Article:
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Lonely Wives

1931 film by Russell V. Mack

Lonely Wives is a 1931 American comedy film directed by Russell Mack and produced by E.B. Derr for Pathé Exchange, and was distributed by RKO Pictures after the merger of the two studios; it starred Edward Everett Horton, Esther Ralston, Laura La Plante, and Patsy Ruth Miller. The screenplay was written by Walter DeLeon, based upon a successful German Vaudeville act entitled Tanzanwaltz, penned by Pordes Milo, Walter Schütt, and Dr. Eric Urban. The German production had been translated for the American stage by DeLeon and Mark Swanand, under the same title as the film.

Madeline SmithEdit

  • And Dickie, I bought a new lace nightie yesterday that's positively indecent. Wait till you see it!

AndrewsEdit

  • The prettier she is, the more twisted he gets!

DialogueEdit

Richard: (pouring brandy) You're quite sure that this is fit for a lady?
Andrews: That will fit anybody, sir.

Andrews: Miss Minter, You mustn’t turn that off.
Kitty: It’s getting on my nerves.
Andrews: Sorry, but it’s Mrs. Mantle’s orders.
Kitty: Mrs. Mantle, who’s she?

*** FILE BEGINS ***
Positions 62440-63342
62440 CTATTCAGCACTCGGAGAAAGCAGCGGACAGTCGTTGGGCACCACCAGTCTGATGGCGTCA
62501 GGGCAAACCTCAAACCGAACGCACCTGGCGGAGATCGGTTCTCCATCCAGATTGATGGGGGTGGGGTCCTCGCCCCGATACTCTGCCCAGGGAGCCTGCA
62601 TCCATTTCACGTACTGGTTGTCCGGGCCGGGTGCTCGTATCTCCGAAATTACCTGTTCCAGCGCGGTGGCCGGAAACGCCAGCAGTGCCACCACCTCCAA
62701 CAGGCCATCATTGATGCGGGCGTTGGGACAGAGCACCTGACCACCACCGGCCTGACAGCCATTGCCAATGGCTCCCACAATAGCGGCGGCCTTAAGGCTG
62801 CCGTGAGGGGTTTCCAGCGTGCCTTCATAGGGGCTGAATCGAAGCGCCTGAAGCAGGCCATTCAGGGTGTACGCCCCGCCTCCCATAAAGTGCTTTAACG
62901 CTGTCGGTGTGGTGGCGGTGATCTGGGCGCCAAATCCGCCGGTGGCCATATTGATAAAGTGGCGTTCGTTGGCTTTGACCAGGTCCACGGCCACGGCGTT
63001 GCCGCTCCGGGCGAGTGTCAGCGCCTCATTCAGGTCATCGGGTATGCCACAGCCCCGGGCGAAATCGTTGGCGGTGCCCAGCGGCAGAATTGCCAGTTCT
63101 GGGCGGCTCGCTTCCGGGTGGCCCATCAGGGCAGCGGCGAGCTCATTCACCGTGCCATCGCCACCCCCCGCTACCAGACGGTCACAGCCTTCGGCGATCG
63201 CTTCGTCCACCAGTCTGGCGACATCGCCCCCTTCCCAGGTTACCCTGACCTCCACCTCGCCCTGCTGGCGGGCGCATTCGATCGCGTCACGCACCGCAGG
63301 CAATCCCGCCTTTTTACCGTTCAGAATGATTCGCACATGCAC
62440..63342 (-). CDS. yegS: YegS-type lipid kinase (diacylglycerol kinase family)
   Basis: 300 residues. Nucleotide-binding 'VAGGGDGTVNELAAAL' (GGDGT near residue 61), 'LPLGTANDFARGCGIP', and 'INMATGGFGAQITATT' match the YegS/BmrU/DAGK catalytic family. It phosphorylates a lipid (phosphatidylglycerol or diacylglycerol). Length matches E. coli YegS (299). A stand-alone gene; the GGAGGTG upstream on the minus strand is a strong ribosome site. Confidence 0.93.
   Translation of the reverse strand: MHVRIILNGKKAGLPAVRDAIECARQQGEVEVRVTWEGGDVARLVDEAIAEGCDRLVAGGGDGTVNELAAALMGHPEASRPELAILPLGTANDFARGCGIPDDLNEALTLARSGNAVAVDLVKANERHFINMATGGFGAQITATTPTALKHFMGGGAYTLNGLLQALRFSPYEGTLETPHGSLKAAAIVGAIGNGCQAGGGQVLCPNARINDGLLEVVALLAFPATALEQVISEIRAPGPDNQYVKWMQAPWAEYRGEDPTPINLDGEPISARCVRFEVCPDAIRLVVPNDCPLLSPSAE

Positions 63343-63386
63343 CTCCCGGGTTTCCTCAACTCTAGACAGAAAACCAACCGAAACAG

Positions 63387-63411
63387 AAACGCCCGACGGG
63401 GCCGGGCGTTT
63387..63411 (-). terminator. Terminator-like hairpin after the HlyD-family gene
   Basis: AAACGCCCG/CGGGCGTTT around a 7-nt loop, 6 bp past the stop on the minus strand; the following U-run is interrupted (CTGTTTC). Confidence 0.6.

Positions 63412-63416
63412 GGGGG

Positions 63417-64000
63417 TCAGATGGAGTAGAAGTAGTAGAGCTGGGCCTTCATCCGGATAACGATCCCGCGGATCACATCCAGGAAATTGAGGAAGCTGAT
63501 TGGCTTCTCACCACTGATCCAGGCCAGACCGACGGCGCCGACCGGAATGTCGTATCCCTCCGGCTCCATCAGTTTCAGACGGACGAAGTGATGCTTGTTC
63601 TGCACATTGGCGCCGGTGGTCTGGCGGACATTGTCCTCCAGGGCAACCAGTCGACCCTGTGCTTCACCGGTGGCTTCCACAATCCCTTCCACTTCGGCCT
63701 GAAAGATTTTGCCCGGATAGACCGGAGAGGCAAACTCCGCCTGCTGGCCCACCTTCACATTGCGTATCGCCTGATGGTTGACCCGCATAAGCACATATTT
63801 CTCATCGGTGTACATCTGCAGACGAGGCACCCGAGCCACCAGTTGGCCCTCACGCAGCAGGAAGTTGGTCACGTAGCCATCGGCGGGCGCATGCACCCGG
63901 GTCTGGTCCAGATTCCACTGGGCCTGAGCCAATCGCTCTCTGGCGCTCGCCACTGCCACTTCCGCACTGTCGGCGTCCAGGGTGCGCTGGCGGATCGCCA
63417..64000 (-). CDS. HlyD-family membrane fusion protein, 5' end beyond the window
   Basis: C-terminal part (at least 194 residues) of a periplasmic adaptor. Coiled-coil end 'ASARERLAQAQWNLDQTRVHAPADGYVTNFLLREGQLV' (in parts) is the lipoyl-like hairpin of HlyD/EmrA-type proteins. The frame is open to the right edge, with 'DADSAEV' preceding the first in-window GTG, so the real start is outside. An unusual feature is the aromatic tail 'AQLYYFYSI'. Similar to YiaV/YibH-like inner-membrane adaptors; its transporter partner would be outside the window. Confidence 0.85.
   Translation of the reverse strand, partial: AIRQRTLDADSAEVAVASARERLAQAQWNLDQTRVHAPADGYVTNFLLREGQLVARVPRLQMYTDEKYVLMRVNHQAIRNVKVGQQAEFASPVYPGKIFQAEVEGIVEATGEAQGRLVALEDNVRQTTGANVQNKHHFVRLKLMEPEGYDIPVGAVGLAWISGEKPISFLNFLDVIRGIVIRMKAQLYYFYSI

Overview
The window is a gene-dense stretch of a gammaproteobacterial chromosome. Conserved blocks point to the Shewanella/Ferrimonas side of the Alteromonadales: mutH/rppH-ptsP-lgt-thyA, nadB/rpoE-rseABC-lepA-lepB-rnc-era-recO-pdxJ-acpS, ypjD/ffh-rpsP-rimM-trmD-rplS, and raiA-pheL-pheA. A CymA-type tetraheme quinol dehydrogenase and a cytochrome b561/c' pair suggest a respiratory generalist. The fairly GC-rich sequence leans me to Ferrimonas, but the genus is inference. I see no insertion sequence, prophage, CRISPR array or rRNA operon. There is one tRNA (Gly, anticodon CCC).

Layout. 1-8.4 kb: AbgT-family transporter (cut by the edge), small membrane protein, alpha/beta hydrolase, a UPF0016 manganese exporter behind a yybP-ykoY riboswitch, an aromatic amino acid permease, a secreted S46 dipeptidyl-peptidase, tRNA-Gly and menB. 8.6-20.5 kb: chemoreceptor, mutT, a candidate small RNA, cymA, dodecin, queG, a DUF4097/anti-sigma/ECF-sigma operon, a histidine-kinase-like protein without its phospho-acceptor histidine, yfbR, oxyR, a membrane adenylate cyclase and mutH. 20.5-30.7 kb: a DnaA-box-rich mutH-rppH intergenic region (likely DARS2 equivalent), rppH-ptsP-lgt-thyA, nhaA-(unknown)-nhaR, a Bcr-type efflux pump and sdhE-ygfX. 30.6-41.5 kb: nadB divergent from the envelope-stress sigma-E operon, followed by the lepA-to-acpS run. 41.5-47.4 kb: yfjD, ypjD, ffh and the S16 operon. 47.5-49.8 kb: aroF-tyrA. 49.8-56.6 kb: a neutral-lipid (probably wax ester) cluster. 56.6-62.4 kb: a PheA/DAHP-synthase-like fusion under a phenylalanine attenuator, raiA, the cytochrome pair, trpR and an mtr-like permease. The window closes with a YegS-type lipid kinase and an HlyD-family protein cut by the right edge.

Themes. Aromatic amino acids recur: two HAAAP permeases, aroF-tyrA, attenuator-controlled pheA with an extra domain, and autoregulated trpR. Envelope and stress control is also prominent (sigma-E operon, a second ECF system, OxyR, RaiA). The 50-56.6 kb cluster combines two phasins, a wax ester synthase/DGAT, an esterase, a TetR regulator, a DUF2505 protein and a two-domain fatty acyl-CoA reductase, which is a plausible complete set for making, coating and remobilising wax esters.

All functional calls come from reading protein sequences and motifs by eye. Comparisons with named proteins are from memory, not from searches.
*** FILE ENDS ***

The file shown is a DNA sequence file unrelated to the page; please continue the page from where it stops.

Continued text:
Andrews: She’s Mr. Smith’s mother-in-law. She wasn’t home for dinner tonight.
Kitty: I didn’t even know he was married until a few moments ago.
Andrews: He’s inclined to forget it himself at times. He’s, uh, very susceptible.

Richard: What have you got on tonight?
Kitty: Nothing I can't get out of. Why?

Richard: Oh, you have a pretty mouth!
Kitty: Aw, I like your moustache.
Richard: Really? Well, shall we introduce them?

Diane: Are you decent?
Kitty: No, but come in anyway.

Kitty: Maybe my "it" isn’t working today.
Andrews: The day isn’t over yet.

Richard: Those eyes… I don’t suppose you mean that?
Diane: Mean what, Mr. Smith?
Richard: Why that “come and get me” expression in them.
Diane: Why, I don’t know what you’re talking about.
Richard: Ah… what a pity. You know that I can hardly believe that you’re married.
Diane: Well, I’m not. Very much.

CastEdit

External linksEdit